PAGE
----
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About the book
  • Published: 5 June 2003
  • ISBN: 9780141439846
  • Imprint: Penguin Classics
  • Format: Paperback
  • Pages: 512
  • RRP: $12.99

Dracula




Bram Stoker's peerless tale of desperate battle against a powerful, ancient vampire, the Penguin Classics edition of Dracula is edited with notes and an introduction by Maurice Hindle, as well as a preface by Christopher Frayling.

When Jonathan Harker visits Transylvania to help Count Dracula purchase a London house, he makes horrifying discoveries in his client's castle. Soon afterwards, disturbing incidents unfold in England: a ship runs aground on the shores of Whitby, its crew vanished; beautiful Lucy Westenra slowly succumbs to a mysterious, wasting illness, her blood drained away; and the lunatic Renfield raves about the imminent arrival of his 'master'. In the ensuing battle of wills between the sinister Count and a determined group of adversaries - led by the intrepid vampire hunter Abraham van Helsing - Bram Stoker created a masterpiece of the horror genre, probing into questions of identity, sanity and the dark corners of Victorian sexuality and desire.

For this completely updated edition, Maurice Hindle has revised his introduction, list of further reading and notes, and added two appendices: Stoker's essay on censorship and his interview with Winston Churchill, both published in 1908. Christopher Frayling's preface discusses the significance and the influences that contributed to his creation of the Dracula myth.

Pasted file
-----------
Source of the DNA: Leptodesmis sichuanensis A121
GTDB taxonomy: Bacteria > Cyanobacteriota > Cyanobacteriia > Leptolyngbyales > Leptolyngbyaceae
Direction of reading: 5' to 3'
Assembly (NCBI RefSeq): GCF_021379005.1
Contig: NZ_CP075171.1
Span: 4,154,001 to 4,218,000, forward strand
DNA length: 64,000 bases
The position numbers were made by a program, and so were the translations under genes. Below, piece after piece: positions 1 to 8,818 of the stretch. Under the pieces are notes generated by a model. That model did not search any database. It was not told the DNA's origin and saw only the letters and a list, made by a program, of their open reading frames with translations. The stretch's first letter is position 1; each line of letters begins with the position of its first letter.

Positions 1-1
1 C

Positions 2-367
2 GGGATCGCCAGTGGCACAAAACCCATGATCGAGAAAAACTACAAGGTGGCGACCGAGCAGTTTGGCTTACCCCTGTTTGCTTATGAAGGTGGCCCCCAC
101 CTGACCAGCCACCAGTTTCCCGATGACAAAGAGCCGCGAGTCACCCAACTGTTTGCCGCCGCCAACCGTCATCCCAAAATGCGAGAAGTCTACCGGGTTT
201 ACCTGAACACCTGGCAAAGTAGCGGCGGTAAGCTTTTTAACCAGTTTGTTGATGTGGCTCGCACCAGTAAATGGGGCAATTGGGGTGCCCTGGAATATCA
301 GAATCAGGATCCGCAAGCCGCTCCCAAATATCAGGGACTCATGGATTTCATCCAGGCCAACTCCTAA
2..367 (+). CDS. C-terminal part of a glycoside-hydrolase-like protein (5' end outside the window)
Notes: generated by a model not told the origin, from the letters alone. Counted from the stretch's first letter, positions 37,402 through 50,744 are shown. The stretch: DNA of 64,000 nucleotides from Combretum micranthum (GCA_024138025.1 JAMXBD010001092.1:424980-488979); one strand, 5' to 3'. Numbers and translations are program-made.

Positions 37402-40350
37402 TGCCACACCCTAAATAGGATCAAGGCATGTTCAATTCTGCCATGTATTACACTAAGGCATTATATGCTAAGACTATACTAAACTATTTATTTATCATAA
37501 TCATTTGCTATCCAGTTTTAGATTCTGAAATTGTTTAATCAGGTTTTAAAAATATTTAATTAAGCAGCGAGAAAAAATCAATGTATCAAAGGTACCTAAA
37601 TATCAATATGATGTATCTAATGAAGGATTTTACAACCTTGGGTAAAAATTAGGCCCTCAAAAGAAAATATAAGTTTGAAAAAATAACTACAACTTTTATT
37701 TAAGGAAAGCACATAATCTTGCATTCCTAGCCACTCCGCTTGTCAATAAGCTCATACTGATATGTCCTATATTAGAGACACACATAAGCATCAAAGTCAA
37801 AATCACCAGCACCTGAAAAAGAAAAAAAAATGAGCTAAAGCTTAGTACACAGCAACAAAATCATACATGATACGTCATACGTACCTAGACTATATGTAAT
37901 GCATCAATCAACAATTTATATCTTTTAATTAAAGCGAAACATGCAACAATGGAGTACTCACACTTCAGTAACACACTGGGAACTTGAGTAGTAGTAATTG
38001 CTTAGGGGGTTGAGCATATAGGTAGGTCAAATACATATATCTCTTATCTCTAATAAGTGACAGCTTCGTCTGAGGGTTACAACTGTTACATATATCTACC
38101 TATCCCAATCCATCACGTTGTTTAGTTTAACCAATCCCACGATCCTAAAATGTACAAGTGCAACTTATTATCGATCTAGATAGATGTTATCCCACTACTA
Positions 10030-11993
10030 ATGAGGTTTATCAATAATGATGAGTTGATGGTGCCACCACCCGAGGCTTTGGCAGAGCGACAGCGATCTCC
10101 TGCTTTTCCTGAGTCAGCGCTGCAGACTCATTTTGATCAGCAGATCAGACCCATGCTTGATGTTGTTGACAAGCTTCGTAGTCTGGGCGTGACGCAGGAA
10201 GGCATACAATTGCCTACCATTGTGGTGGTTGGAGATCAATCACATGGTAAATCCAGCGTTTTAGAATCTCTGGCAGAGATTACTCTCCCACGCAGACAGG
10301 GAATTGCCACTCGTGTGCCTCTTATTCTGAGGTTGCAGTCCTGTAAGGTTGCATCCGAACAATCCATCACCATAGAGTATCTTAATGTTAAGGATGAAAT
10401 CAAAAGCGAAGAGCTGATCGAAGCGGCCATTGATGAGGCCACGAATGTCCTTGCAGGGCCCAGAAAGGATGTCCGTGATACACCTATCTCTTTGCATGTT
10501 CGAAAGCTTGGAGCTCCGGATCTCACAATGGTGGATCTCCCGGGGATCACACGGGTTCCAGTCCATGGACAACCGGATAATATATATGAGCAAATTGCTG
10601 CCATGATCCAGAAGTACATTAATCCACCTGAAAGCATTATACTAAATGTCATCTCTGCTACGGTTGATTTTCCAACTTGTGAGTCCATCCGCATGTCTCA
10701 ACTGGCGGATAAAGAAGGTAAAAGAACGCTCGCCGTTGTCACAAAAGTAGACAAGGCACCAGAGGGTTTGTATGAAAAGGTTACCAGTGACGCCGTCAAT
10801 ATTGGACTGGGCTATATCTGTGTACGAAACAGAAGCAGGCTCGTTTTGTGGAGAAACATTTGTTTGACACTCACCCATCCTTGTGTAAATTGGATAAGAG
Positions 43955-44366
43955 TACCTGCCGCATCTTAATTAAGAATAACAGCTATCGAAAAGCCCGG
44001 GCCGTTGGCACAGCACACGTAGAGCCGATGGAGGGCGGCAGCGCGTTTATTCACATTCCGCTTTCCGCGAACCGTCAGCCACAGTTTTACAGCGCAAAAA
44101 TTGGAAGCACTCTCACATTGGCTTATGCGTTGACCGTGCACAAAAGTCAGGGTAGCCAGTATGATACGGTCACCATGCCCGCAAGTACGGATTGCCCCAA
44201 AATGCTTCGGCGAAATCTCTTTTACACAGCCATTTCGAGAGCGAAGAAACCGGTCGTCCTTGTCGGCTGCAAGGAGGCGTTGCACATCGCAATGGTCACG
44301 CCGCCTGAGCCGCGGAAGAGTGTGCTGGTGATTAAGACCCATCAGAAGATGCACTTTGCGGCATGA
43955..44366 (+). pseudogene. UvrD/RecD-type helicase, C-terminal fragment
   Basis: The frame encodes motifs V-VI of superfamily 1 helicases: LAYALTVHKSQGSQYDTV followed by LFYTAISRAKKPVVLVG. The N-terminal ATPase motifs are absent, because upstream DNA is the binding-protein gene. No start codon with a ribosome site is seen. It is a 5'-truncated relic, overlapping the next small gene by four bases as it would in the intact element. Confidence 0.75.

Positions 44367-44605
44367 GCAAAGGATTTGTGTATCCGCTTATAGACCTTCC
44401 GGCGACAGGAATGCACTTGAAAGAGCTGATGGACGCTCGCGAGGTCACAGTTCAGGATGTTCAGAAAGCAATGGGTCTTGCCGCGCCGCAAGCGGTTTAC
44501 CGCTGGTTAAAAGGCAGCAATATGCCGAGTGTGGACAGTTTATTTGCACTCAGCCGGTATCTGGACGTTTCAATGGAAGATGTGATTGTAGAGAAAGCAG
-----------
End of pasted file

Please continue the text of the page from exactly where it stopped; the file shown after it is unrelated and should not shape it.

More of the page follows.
If you enjoyed Dracula, you may like Mary Shelley's Frankenstein, also available in Penguin Classics.
'One of the most powerful horror tales ever written' - Malcolm Bradbury

  • Pub date: 5 June 2003
  • ISBN: 9780141439846
  • Imprint: Penguin Classics
  • Format: Paperback
  • Pages: 512
  • RRP: $12.99

About the Author

Bram Stoker

Abraham 'Bram' Stoker was born in Dublin on 8 November 1847. He graduated in Mathematics from Trinity College, Dublin in 1867 and then worked as a civil servant. In 1878 he married Florence Balcombe. He later moved to London and became business manager of his friend Henry Irving's Lyceum Theatre. He wrote several sensational novels including novels The Snake's Pass (1890), Dracula (1897), The Jewel of Seven Stars (1903), and The Lair of the White Worm (1911). Bram Stoker died on 20 April 1912.

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